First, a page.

Open source content: moneyservicesbusinesslaw.com
MSB Research Tool: MSBStatus.com
Leave a founder and a calculator alone in a room for 10 minutes and out comes a unicorn payments company. Let’s test this theory.
1. Uber, Didi Kauaidi, Lyft. Uber and most of its competitors are classic biller models. Some, such as Uber, may actually be going further and becoming MSBs. The Uber Gift Card terms, for example, allow a payer to deliver up to $2,000 of value from one user to another through a promotion code. Uber still has no FinCEN registration.
2. Airbnb. Using classic biller model language, Airbnb terms state: “Airbnb Payments serves as the limited authorized payment collection agent of the Host for the purpose of accepting, on behalf of the Host, payments from Guests […].” Airbnb has had its FinCEN MSB registration since 2014.
6. WeWork. WeWork is perhaps the unicorn that best distinguishes itself from a payments company, because its members are tenants of WeWork and actually purchase WeWork services, as per its terms of service.
8. ApplePay. In the inverse of all the other examples, everyone thinks of ApplePay as a payments business except Apple itself which thinks it’s just a gateway. The ApplePay terms refer to it as creating a virtual representation of a card for which Apple is not responsible.
2. Can and ISO Aggregate? Sort of. In the old days, ISOs had to treat merchants as stand-alone entities, each getting their own unique merchant account. The new Payment Services Provider (PSP) concept has allowed ISOs to step into the shoes of acquiring banks and actually create sub-merchants and MIDs for each of them. The PSP remains liable for the transactions of each of the sub-merchants, but the PSP has the ability to quickly board merchants. See, for example, Square, Stripe and WePay.
3. Why isn’t ApplePay an MSB? Good question. It looks like ApplePay has managed to soak up all four corners of a payment transaction, less only the settlement of funds. It stores and tokenizes cardholder data, merchant transaction data within a proprietary gateway. Apple might eventually have to slog through the licensure process like everyone else in at least some states that cast the net wide on what constitutes money transmission, like Maine.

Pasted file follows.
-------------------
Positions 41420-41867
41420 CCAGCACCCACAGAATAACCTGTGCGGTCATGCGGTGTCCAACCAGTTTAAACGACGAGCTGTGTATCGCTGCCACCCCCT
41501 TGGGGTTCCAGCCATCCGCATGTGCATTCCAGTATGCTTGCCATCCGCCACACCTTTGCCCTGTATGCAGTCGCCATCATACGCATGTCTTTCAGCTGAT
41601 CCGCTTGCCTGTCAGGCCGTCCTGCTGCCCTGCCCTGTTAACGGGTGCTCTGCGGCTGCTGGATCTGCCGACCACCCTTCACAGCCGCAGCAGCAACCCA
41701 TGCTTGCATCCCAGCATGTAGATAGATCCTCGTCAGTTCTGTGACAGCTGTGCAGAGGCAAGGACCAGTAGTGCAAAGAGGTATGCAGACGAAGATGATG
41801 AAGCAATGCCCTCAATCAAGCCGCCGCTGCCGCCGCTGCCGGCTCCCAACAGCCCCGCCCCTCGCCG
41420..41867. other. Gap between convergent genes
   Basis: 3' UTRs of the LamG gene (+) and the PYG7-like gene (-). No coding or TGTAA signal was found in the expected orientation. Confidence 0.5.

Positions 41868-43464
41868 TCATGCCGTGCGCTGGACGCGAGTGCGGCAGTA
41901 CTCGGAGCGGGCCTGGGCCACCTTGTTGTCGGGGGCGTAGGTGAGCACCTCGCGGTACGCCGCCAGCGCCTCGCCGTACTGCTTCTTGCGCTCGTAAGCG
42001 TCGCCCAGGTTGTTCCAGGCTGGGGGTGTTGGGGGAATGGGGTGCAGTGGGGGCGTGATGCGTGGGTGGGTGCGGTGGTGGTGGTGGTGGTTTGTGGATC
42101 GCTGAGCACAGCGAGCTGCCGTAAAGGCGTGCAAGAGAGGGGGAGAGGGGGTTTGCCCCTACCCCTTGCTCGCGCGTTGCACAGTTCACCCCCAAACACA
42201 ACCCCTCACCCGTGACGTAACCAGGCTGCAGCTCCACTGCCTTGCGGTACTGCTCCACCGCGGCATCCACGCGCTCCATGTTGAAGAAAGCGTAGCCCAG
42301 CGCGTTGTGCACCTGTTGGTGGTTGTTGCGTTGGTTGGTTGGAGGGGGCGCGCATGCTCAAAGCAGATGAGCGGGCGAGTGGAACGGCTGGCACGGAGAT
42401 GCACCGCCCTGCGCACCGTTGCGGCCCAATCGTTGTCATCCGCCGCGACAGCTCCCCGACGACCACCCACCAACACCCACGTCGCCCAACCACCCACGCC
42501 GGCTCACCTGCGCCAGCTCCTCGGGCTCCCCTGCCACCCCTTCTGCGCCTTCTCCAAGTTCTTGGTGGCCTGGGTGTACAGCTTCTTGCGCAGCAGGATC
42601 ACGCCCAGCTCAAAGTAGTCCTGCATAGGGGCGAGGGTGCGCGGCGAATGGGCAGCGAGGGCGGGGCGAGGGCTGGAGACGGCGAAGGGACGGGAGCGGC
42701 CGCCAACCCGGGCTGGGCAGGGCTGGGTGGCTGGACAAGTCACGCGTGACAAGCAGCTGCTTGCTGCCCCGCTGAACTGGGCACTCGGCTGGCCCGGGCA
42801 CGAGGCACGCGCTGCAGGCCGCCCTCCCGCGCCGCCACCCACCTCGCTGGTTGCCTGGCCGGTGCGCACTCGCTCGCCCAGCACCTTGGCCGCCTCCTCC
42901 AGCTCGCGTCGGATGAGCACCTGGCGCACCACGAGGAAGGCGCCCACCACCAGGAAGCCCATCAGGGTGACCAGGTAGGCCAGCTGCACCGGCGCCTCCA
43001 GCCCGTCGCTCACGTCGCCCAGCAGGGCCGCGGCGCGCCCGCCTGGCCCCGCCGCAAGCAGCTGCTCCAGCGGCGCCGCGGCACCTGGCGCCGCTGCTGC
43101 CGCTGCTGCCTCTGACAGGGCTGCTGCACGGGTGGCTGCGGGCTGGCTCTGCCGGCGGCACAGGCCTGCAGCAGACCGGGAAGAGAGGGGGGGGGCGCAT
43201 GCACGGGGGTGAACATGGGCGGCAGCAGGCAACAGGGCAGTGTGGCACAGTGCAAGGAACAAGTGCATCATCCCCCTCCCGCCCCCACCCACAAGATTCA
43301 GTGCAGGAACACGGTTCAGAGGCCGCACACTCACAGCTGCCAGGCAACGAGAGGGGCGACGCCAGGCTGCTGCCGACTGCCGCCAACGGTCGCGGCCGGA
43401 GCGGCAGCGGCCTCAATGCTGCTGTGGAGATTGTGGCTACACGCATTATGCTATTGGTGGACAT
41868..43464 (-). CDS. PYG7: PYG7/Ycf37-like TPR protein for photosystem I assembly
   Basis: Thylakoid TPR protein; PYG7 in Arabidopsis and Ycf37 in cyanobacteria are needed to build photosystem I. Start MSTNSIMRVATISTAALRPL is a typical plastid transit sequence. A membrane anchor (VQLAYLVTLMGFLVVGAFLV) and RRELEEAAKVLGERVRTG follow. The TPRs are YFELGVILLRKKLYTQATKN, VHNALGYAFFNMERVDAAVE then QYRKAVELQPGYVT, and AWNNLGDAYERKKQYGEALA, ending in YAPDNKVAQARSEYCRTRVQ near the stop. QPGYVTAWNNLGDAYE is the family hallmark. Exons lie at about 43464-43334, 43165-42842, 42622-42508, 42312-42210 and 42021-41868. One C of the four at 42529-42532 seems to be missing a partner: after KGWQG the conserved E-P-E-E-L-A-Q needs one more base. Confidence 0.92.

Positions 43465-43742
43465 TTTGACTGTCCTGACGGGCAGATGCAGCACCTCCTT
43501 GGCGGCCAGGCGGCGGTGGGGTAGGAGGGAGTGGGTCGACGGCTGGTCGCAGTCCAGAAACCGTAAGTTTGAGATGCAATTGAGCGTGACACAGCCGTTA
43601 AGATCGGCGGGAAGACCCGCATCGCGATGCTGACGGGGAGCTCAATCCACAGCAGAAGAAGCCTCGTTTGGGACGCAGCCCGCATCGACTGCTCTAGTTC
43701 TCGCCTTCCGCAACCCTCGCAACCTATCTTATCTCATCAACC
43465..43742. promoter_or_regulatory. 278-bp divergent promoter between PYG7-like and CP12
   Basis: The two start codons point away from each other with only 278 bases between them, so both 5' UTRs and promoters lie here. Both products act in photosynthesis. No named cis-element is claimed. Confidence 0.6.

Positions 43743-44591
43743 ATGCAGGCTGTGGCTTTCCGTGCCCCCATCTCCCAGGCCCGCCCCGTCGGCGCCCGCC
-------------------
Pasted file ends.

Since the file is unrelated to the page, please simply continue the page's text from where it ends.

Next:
4. How much is your payments business worth? Generally, a multiple of the monthly revenue net of agent payouts. You should also look at the residuals on a static pool of clients. For example, look at the monthly revenue on your clients of one year ago and compare that to the revenue on those same old clients today. The difference between those two numbers is called ‘attrition’. You’ll want attrition to be as low as possible. There are many other factors, but concentration of clients of one kind or another will put downwards pressure on valuations.
5. Is Bitcoin Illegal. No it’s not. Just like other forms of barter, it is not illegal to sell goods or services in exchange for Bitcoin. For example, a merchant selling computers can sell a computer for Bitcoin and not be in breach of the law. Where legal issues arise is on the accounting and tax treatment of the Bitcoin received and the process by which, if any, the merchant then elects to turn the Bitcoin into ‘real’ currency. Virtual currency exchanges, being businesses that exchange Bitcoin for real currency are also likely to need MSB licensing.
ETA. Our next show is the acquiring industry’s annual gathering, Transact15 March 31-April 2.
Adam Atlas Attorney at Law is licensed in New York and Quebec. Nothing in this e-mail should be construed as a legal opinion or commentary on laws other than in the two jurisdictions where the author is admitted.